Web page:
Most of the nation’s large pork producers have transitioned to group sow housing (versus individual pens) in recent years. Proposition 12, however, requires 24 square feet of space for each sow. 

Smithfield, the nation’s largest pork producer, was the first company to commit to group housing — its website states the conversion was a $360 million investment and a 10-year endeavor.  

“When we announced our plans to do that, and when we did it, it was celebrated by animal rights groups,” said Jim Monroe, Smithfield’s vice president of corporate affairs. “And now, the same folks who were celebrating that are moving the goalposts again. And they’re moving differently in different states.”  

As a national protein supplier with operations all over the country, it’s difficult to create policies and standards when each state has its own rules, Monroe said. Proposition 12 is just one example of compliance.  

“It’s an issue for producers,” Monroe said. “And it’s an issue for consumers because, ultimately, if producers are forced to comply with arbitrary production standards, consumers are going to have to bear those costs.”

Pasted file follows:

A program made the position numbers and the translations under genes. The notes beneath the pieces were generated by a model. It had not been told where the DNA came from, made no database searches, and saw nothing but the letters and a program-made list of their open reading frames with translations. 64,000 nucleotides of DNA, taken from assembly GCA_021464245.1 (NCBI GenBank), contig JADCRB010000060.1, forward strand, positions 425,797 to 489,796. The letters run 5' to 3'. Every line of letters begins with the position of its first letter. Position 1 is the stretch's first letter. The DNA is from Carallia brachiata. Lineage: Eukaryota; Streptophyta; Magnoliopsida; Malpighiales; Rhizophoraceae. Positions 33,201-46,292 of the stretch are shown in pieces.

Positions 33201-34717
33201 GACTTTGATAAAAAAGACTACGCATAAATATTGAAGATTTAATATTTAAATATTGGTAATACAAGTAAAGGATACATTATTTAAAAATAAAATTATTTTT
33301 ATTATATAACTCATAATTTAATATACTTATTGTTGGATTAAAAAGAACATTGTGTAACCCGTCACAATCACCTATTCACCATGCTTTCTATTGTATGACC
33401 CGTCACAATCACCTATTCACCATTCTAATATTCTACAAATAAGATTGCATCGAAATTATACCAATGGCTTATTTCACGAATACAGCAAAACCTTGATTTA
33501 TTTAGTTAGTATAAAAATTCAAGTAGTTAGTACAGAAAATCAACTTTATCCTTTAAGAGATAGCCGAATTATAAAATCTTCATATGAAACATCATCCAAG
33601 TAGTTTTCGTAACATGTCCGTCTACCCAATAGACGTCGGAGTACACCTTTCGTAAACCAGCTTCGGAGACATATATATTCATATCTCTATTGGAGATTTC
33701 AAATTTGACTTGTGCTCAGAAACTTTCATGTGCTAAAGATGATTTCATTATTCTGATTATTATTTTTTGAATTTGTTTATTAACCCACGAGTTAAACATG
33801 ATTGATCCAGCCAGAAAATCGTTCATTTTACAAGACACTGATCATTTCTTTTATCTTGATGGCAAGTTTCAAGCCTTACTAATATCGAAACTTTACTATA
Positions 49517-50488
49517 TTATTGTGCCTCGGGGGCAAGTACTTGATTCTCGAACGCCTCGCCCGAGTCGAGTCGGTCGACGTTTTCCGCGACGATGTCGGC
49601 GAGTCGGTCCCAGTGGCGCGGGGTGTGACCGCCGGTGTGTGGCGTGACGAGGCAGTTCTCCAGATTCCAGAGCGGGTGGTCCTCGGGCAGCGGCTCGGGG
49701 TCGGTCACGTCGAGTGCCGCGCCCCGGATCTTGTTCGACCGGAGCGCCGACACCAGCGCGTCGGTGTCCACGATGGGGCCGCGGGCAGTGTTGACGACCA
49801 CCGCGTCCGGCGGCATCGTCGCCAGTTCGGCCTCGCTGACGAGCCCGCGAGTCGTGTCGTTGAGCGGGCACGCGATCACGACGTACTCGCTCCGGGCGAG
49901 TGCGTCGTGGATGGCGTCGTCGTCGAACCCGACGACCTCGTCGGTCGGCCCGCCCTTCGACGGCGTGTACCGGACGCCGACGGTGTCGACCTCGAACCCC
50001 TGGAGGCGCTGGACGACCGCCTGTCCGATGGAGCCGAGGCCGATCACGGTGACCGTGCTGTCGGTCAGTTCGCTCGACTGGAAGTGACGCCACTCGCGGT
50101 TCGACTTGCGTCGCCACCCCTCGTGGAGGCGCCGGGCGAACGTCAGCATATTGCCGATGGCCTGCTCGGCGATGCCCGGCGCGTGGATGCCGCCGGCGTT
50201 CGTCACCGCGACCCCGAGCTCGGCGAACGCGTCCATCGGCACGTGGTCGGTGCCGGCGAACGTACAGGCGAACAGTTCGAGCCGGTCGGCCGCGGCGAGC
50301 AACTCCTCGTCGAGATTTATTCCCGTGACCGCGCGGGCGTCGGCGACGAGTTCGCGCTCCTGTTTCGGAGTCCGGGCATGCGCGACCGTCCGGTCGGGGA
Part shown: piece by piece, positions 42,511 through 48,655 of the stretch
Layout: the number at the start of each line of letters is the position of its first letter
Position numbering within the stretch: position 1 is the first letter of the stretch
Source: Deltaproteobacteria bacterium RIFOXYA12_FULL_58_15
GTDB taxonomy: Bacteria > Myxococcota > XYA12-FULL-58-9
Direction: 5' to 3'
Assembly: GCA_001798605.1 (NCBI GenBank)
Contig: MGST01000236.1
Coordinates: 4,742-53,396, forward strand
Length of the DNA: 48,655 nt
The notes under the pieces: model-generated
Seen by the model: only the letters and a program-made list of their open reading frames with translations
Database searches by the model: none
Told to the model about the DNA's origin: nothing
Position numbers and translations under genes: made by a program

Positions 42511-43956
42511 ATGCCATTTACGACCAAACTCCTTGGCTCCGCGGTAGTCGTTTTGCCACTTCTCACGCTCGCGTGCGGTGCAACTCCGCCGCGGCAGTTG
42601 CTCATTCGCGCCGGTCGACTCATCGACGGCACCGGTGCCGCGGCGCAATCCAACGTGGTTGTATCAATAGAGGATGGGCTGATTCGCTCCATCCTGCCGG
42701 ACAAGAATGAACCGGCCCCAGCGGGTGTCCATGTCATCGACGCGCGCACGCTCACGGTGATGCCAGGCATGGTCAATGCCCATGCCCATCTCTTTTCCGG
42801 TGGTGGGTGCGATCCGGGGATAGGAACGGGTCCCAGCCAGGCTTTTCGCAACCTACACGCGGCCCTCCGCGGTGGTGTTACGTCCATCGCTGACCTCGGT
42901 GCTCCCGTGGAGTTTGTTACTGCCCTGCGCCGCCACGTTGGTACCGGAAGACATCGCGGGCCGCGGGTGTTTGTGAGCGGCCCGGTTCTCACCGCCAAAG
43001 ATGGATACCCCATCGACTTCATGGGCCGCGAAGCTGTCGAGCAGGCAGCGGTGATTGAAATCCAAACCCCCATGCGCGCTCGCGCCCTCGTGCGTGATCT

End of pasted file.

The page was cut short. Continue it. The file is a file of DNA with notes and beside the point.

Two employees in white lab jackets and red aprons hang a hog carcass up in production room.
Mike Callicrate added an on-farm slaughter facility to his operation about 15 years ago. This fills a needed piece of the supply chain and reduces stress on the livestock by eliminating the need for live travel. (Contributed | Callicrate Cattle)

Smithfield supports the EATS Act, which Monroe said resolves “a growing patchwork of state-by-state regulations that make it difficult to keep food affordable.” 

Monroe did not provide specific numbers as to how many Smithfield facilities were not compliant with Prop 12 regulations. But he did say the company has “established supply agreements for Prop 12 compliant pork. And we’re going to continue to engage our customers to expand the availability of compliant products.”